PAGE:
A Seat of Power
The word jiaoyi refers to a folding chair in use in China. Because the shape of its crossed legs resembles the Chinese word "交" (jiao), this chair is named as jiaoyi. Jiaoyi was introduced into central China during the Eastern Han Dynasty (AD 25-220) from the western regions. Due to the chair’s popularity, Han people stopped sitting on the ground and started to sit on the chair.
Because it is collapsible, the jiaoyi came in handy for use in outdoor activities. When an emperor felt tired on a hunting trip, his servants would carry out a jiaoyi for him to rest upon. Gradually, in this way, the use of a jiaoyi had been synonymous with power. Take the picture The Emperor Kangxi Inspecting the South as an example. We can see from the picture that Emperor Kangxi (1654-1722) is sitting on a jiaoyi in the middle of the stage, while others are standing right beside him.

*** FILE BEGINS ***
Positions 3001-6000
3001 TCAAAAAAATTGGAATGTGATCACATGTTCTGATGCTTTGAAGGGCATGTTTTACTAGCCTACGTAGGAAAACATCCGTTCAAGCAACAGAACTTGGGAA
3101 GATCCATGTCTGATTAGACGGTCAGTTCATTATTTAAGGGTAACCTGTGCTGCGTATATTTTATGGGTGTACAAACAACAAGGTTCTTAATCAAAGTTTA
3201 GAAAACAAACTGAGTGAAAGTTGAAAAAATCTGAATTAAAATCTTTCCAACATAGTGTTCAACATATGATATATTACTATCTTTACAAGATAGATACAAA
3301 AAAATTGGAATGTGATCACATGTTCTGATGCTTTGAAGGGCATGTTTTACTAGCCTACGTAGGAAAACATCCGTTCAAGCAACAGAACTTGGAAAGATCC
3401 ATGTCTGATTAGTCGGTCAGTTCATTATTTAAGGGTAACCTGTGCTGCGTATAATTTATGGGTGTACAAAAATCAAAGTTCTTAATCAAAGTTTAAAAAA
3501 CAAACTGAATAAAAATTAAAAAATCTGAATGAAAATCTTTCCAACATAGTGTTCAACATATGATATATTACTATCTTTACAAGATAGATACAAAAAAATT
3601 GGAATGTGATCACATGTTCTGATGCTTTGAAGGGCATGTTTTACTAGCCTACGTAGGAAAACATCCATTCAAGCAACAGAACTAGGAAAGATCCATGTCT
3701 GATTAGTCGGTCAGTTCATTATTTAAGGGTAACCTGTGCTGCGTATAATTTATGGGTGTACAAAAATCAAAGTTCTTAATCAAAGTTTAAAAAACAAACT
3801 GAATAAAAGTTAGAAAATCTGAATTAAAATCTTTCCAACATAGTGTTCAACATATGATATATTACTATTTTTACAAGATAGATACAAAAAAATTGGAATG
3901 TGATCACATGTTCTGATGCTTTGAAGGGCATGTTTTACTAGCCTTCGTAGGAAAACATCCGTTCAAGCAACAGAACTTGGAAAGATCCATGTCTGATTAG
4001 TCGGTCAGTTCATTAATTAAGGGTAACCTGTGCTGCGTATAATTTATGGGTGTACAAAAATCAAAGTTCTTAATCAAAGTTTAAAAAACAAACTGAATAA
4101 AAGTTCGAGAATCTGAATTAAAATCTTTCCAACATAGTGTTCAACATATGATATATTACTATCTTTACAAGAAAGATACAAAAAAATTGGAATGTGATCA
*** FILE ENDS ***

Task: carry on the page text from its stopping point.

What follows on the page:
The Emperor Kangxi Inspecting the South
The word jiaoyi is widely used in the Outlaws of the Marsh - one of four great classical novels. The story tells why and how 108 men and women, from different backgrounds, banded together on Liangshan Mountain, and fought battles against government troops, during the Song Dynasty (960-1279). Each of the 108 heroes has his or her jiaoyi.
In the novel, the first jiaoyi is used by the leader Song Jiang. In the following picture, Song Jiang sits in the middle area.